While NMIH is still under restrictions regarding the number of patrons we can accommodate and to adhere to social distancing measures, the museum is continuing to offer programming via its online ‘virtual museum’. In keeping with our mission of educating the public about America’s industrial past and inspiring the visionaries of tomorrow, we’re proud to offer dozens of free virtual programs throughout the coronavirus crisis. Prerecorded programs, as well as new/live programs, can be found at the respective links below. If you’re interested in joining us in person, please see our reopening page to find out more information about online timed tickets, precautions, protocols, and hours.

The museum realizes that millions of businesses and workers are feeling the effects of the current situation right now. As a non-profit museum, we’re no different. We’re deeply grateful for any help provided to the museum during these trying times. Additional ways patrons can help support the museum’s mission include purchasing memberships, shopping in the online gift shop, adopting an artifact, making a gift to the museum’s annual fund, or booking a future event. For a full list of ways you can help support NMIH, please visit nmih.org/howtohelp.

Thank you to our recent contributors. Your gifts sustain our mission through these challenging times and ensure NMIH can continue its mission to preserve, educate, and inspire…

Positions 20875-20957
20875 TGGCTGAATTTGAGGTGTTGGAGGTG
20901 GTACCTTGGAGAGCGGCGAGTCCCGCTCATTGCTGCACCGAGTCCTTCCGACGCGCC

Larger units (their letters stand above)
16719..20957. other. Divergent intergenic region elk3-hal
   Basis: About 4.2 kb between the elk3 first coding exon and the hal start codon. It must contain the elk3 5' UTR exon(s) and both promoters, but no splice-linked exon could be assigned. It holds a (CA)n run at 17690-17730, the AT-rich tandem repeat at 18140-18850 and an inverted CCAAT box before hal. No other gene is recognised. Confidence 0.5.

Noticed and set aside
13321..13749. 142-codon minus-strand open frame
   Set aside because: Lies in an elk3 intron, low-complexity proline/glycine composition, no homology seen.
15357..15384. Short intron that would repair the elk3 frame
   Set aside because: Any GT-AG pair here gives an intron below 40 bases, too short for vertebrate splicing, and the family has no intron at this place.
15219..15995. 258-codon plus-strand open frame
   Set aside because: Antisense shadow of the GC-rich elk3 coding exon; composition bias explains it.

• Joanne and Curtis H. Barnette
• Todd & Kathy Bessemer
• Bethlehem Rotary Foundation
• Beth Brevik & Tim Gebhart
• Mark & Christine Connar
• Crayola
• Robert DeMoyer
• Matthew Deschler
• Mary Anne Eves
• Matthew Fenselau
• Greater Lehigh Valley Chamber
• Julius & Katheryn Hommer Foundation
• R.K. Laros Foundation
• Thea Lind
• Charles Lyman
• Lehigh Valley Community Foundation
• Jeanne Mell
• Robert “Skip” Reynolds
• Salim Salet

 

MAKE A DONATION TODAY

 

Virtual Museum Programs

Upcoming Virtual Museum Events


Mike Piersa: A Passion for Preservation

Mike Piersa: A Passion for Preservation

Mike Piersa: A Passion for Preservation A historian’s job is to collect, research, and interpret artifacts of cultural significance. A historian’s responsibility is to ensure that these valuable relics are conserved, restored, and made accessible to the public to appreciate and from which to learn about America’s rich industrial heritage. These are the guiding principles ...

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Innovation Station

Innovation Station is a new feature from the National Museum of Industrial History hosted by our curatorial team that explores the history of household products and how they became staples in homes across the world.

Series generously sponsored by